Hi Dark,
Ok? Sounds like your mobility instructor was an idiot. Never once in my life has a mobility instructor told me to count steps. Quite the opposite in fact. They usually cued me into land marks, sounds, and other things I could use to assess where I was without depending on something as unreliable as counting steps. Were it my instructors they would have told me about the grill so I would know if I went too far and passed my turn off point. Sheesh. Anyway, getting back on track with games when I play Sarah or Shades of Doom I use a lot of my own mobility training while playing. There are several things I use, and they are pretty basic. First, is the audio environment itself. Today with advanced audio APIs like XAudio 2 and X3DAudio, FMOD Ex, or OpenAL it is pretty easy to program a game to use 5.1 or 7.1 3d audio environments fairly easily. Combine that with a good high quality 5.1 or 7.1 stereo sound card and a set of 5.1 3d stereo headphones and you have a pretty realistic audio sound system at your disposal. Unfortunately, lots of VI gamers haven't got the high tech equipment to get the most out of Shades of Doom or Sarah so they never quite get a true 3d audio environment which is too bad. For me I have lots of high tech gear for my games so when I'm in Shades of Doom, Tank Commander, or Sarah it sounds like I am standing there in the game. I can hear everything around me in 3d space, and I can use the sound to navigate around the level. Plus it helps to count doors, and the various machines in a game like SOD to identify which room is wich. Second, is the look ahead commands which comes in handy. If you can do a control+n and have it tell you the corridor turns left in 5 feet and makes a hard left in 15 feet you obviously can get a good idea where to go. This feature isn't that much different than seeing it as you get exactly the same information and have to make the same judgment weather to try the first corridor or go down the second one. I make lots of use of the control+n command in Shades of Doom. Finaly, I am pretty good with using coordinates to remember my location. If I want to know where I am I usually go for the coordinates key. For me that usually is enough to figure out exactly where I am, and gives me a good idea where to go next. Of course, that's only useful if I've been playing a game for a long time and walk around with a map of the level in my head. Come to think of it that is another tool I use, and helps me out alot. Having had sighte before i tend to see myself, my character anyway, in the game world and visualize the entire level in my mind. By being able to draw upon a mental picture in my mind it gives me somewhat of an edge in putting things in their correct 3d sspacial orientation to the character. Without a doubt that has to be a slight advantage when playing these sorts of games and figuring them out.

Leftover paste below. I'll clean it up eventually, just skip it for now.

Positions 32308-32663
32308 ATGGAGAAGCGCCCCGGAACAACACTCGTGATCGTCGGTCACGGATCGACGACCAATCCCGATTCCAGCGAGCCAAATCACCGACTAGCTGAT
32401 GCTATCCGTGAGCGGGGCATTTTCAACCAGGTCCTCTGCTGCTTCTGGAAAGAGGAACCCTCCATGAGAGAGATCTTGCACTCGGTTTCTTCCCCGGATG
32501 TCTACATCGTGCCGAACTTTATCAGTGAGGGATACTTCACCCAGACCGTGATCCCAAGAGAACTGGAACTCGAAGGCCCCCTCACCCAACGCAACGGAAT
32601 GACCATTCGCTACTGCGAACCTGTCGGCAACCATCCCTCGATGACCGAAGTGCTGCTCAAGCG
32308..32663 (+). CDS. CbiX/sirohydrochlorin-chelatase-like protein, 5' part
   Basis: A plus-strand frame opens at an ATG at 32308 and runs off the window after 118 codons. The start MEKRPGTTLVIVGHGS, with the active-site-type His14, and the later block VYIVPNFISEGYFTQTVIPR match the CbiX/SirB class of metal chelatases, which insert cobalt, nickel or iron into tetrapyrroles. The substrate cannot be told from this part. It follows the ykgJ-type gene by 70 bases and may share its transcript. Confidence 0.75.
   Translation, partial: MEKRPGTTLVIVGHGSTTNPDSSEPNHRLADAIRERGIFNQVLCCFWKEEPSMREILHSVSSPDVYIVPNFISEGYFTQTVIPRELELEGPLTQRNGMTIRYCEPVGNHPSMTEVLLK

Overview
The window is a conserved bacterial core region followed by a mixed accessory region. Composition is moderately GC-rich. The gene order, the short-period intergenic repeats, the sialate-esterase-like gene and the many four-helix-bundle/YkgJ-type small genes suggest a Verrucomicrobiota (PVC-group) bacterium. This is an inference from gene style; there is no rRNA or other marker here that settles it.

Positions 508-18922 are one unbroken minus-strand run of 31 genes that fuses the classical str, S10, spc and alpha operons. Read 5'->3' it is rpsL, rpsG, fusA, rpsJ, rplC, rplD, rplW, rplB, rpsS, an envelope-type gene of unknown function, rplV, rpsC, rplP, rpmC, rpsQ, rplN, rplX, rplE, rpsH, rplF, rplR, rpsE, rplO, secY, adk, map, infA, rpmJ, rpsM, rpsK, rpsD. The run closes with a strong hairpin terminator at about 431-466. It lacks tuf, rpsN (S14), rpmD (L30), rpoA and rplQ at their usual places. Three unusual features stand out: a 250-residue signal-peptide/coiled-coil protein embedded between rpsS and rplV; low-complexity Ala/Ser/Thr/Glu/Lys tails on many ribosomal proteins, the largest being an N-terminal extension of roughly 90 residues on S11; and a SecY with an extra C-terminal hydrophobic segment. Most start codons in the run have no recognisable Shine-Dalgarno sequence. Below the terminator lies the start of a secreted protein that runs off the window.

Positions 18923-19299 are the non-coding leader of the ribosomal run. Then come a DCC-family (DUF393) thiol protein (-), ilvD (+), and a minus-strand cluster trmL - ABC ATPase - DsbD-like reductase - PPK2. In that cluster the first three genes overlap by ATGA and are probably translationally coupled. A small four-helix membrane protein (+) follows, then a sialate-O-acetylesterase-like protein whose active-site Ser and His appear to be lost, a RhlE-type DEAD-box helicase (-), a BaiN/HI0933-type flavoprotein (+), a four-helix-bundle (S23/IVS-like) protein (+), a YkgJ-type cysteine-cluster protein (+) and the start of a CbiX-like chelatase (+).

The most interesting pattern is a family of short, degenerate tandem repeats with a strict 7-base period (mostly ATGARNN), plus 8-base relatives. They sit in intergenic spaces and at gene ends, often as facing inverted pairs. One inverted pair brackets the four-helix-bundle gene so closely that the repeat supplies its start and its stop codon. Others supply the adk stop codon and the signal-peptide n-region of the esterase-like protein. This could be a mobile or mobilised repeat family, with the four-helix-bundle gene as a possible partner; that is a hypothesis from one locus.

dark wrote:
Short answer, ---- yes, those features are what I use exhaustively. On the other hand audio maps I'm afraid I find just incomprehensible, ---- cool though the marauders' map in Sarah was.

Even coordinates I only tend to use as a general guideline to know if I'm in the middle or at the edge of a level, ---- or as an extra land mark feature (eg, i need to explore the turning at 8-23).

this is of course just the way i do things, ---- and other people (who do not have my spacial difficulties), may do things entirely differently.

Interestingly enough, I'll be having my mobility assessment with guide dogs on january the eighth, so I've been thinking about this (and explaining iot to the guide dogs service people), sinse I've often found myself at a loss with mobility officers who insist! upon using things like step counting or route mental mapping which my brain just won't cope with.

i remember one awful incident when learning my way around secondary school, there was a turning I needed to make. The bloody stupid mobility officer did it with me inumerable times, counting steps and being generally stupid!

I eventually asked my mum (who is also visually impared), ---- and she instantly pointed out that four feet beyond the turning was a cattle grid, ---- so all I neded to do to find it was go too far, reach the grid and turn back.

needless to say, i called the mobility officer some very colourful names after that.

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